Recently I spent time with a friend who a few days previously experienced a traumatic interpersonal and intrapersonal event. A few hours into our day he expressed that he feels for the first time since the episode that he is “stepping out of the drama of what happened”. This caused me to reflect on my own absorption in life’s drama, and on the distinction between living life and living in the drama of life.
Of course life has its natural adventure, full of color and emotion. I distinguish this from “drama”, in the sense of something external to the stuff of life itself. We cling to drama in a shadow attempt to experience the richness and excitement of living. In distancing himself from the whirlpool of the drama, my friend described a significant shift of experience, from lamentation to genuine compassion, for all involved, himself included. He was able to see lucid spiritual purpose, and practical lessons for his growth as a person, behind the unfolding of events. Also he realized the extent to which he was invested in continuing the drama, to get payoffs such as attention, sympathy, feeling right, and an excuse for not courageously moving forward with life.
Bhagavad-gita, one of my favorite books of wisdom, describes the lotus consciousness, where we are in the world though not influenced by the drama of it, as the lotus is in the water though simultaneously untouched by it. This state of being is free from lament about the past, and hankering for a particular future. Fully present in the present, we live with a sense of urgency. Urgency does not mean crisis, nor panic and anxiety. It is living in the moment (not for the moment)- a constant commitment to creating life-enriching value.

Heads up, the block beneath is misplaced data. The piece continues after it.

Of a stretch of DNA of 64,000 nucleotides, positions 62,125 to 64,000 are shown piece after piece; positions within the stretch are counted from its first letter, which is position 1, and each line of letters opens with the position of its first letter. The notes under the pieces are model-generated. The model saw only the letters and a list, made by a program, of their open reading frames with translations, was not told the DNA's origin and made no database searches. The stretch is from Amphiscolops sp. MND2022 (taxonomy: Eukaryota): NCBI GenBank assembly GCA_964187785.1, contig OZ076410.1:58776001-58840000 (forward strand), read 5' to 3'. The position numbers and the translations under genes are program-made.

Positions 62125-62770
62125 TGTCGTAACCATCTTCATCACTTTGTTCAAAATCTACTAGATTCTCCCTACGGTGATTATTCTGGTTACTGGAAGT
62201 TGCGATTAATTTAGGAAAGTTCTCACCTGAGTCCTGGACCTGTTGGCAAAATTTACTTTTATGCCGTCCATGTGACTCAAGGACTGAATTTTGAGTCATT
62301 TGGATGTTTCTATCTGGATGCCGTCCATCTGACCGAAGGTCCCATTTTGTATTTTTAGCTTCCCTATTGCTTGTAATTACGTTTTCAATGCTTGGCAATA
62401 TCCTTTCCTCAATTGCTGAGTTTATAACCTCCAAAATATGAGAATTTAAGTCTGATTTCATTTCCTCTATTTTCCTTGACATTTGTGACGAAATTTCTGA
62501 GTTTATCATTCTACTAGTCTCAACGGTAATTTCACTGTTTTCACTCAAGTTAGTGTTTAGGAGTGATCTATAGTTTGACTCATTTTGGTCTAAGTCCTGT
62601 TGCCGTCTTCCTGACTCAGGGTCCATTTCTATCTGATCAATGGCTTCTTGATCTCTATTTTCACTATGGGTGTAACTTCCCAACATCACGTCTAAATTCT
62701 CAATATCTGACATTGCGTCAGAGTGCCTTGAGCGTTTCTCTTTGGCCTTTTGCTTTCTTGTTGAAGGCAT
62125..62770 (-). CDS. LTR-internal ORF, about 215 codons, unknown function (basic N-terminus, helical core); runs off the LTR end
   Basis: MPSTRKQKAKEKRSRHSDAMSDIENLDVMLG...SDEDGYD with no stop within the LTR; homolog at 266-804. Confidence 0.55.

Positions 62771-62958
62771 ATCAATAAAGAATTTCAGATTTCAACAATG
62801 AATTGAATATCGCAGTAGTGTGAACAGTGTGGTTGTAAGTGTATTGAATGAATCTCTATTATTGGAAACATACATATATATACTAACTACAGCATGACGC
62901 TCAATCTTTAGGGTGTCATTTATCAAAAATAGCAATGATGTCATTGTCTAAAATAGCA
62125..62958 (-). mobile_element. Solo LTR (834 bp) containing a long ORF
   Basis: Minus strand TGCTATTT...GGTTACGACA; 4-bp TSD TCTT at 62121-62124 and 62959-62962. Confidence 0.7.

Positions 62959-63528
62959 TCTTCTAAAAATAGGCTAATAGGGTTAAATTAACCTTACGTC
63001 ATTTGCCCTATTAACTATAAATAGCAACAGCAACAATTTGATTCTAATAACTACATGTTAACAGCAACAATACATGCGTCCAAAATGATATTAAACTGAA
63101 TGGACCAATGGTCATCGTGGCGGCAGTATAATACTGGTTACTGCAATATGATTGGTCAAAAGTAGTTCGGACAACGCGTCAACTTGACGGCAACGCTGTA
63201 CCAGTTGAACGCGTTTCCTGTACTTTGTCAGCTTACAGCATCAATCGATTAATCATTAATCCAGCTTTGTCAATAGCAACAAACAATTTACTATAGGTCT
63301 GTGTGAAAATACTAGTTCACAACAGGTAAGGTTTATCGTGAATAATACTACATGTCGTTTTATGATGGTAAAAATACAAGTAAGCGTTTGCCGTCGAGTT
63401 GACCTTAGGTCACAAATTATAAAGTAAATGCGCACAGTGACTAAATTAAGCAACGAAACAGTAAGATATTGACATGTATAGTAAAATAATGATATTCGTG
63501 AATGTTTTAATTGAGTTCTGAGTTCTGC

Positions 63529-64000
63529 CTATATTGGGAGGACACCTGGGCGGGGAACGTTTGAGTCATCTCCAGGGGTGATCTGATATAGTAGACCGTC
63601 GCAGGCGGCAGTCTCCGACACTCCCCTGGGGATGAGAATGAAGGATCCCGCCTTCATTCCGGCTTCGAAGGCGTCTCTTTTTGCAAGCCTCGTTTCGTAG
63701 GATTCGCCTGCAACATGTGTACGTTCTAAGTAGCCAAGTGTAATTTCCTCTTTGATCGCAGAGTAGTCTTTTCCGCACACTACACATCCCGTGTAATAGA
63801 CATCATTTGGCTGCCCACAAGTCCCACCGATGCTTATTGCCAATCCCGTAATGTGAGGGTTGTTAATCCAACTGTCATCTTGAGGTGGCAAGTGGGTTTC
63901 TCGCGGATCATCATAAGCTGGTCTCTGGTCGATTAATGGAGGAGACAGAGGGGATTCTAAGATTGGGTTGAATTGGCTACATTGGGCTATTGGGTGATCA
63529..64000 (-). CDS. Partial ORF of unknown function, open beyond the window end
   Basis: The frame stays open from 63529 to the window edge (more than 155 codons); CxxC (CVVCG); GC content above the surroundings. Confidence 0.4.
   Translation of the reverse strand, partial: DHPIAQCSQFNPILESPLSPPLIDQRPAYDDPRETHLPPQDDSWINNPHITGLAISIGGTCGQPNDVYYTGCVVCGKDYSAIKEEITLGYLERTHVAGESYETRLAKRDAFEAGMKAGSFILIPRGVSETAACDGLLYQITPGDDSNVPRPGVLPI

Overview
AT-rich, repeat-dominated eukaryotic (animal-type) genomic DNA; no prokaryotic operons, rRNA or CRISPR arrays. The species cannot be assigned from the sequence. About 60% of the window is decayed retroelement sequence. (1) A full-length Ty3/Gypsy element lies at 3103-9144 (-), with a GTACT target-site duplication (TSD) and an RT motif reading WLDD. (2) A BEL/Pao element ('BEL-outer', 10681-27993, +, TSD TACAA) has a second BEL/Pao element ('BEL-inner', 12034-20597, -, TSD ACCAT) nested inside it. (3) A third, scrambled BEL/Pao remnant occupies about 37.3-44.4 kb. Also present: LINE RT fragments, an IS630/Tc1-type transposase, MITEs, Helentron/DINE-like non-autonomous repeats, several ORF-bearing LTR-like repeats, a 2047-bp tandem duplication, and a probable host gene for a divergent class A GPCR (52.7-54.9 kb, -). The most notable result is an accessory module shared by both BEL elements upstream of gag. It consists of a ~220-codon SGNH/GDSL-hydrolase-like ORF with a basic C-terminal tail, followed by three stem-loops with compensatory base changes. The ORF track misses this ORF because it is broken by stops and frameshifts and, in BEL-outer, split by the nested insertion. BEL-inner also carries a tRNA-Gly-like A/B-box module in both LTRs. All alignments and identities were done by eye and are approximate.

This lotuslike state evinces caring non-attachment. To the extent that we cultivate such a way of being we empower others to rise above the fray on the dramatic stage, and connect with the true life of the self. This shift of consciousness represents genuine spiritual progress, as we identify ourselves as the spiritual entities we are, transcendent to the physical, mental and intellectual platforms.
It would be a misconception to think that such a drama-free paradigm is dry or empty. In fact, such a misunderstanding of the reality of spiritual existence is why many people hold on tightly to the ephemeral drama, thinking it essential for a sense of vitality. Actually, authentic spiritual experience is sublimely diverse, alive and vibrant, the pure form of what we seek without fulfillment in preoccupation with dramas. In fact, Sanjaya, the narrator of Bhagavad-gita, described it as a “thrill at every moment.”
Let’s consider in what environments, and in which relationships, we tend to be living life, and where we tend towards enacting a drama. With such awareness we can notice the difference in experience. From there we can choose increased living, and decreased drama, where we think that it will serve us and others.